We believe that the purchase of Sipson Island represents a rare opportunity to preserve a unique aspect of the Orleans landscape, while also providing public recreational access to a property that has hitherto been held in private hands. We sincerely hope that the OTA will set the record straight with its members prior to town meeting.

Tony Davis and Family
South Orleans 

Opposes Bike Crossing Lights

Editor:

Putting lights up at certain road/bike trail crossings, I think, is a bad idea. The bike path is for recreation; the people on the road are coming from a job or going to a job. There are already many signs at every bike crossing. All lights will do is slow down traffic even more. And it seems that the only ones not following the signs are the bike people; maybe one in 10 will stop and walk their bike across; the rest ride across, and let’s not forget the bike rider who stops in the middle of the road as if he or she is a traffic officer and will make you stop! Hello! If we see you, then we see the group of you on the bike path crossing!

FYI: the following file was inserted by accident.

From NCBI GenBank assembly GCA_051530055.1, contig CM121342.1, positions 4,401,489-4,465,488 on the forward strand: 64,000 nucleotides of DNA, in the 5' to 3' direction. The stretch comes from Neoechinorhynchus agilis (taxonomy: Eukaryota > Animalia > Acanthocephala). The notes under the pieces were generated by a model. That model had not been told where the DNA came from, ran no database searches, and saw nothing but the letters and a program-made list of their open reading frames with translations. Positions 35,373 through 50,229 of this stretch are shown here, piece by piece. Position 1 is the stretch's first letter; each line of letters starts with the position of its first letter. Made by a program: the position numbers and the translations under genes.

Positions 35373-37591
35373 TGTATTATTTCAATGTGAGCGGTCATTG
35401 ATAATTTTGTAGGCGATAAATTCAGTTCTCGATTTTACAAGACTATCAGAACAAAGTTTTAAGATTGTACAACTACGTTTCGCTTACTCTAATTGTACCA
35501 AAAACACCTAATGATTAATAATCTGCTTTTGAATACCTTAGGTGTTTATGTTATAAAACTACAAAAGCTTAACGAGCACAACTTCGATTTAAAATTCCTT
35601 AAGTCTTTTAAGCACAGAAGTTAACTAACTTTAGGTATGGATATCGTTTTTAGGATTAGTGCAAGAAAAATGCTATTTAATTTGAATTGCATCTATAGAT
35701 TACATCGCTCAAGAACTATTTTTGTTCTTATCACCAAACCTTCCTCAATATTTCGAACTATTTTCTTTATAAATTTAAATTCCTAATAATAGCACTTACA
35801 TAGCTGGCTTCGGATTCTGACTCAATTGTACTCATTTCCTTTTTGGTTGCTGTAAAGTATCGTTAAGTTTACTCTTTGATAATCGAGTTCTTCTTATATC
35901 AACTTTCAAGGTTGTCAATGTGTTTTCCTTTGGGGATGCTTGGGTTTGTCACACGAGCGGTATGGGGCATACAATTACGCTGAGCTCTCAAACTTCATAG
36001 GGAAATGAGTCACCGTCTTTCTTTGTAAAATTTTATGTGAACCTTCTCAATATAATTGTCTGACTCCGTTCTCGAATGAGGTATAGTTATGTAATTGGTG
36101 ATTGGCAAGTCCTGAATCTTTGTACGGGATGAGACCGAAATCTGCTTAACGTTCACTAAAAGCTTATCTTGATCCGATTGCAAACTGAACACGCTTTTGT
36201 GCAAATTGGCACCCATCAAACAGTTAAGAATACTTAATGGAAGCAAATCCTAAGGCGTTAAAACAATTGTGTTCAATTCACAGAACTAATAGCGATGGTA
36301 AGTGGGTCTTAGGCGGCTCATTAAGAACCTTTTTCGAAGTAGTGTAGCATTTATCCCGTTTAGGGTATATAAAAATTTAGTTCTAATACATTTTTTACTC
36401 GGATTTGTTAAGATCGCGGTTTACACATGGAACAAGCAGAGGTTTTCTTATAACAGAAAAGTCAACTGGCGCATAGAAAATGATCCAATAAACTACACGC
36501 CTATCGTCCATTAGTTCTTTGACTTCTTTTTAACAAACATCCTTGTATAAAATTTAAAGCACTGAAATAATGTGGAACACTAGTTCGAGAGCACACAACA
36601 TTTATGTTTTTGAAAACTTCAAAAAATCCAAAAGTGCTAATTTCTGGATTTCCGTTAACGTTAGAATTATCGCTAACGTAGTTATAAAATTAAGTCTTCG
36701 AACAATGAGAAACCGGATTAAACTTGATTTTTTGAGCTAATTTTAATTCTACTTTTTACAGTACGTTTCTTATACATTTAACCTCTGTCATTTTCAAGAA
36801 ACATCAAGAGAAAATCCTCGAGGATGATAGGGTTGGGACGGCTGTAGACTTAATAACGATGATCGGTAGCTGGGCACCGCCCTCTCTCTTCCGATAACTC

We do not need lights on any bike path crossing. Just look in Harwich, you come up to the crossing and slow down or stop, but no one is there; they’ve already gone by and are down the bike path.

The bike path is a nice thing but for many of us working stiffs we never get the use of it or the benefits. Again it’s recreational. Use it, enjoy it, have a great ride, but lights at bike path crossings—I don’t think so.

Kevin Nelson

Chatham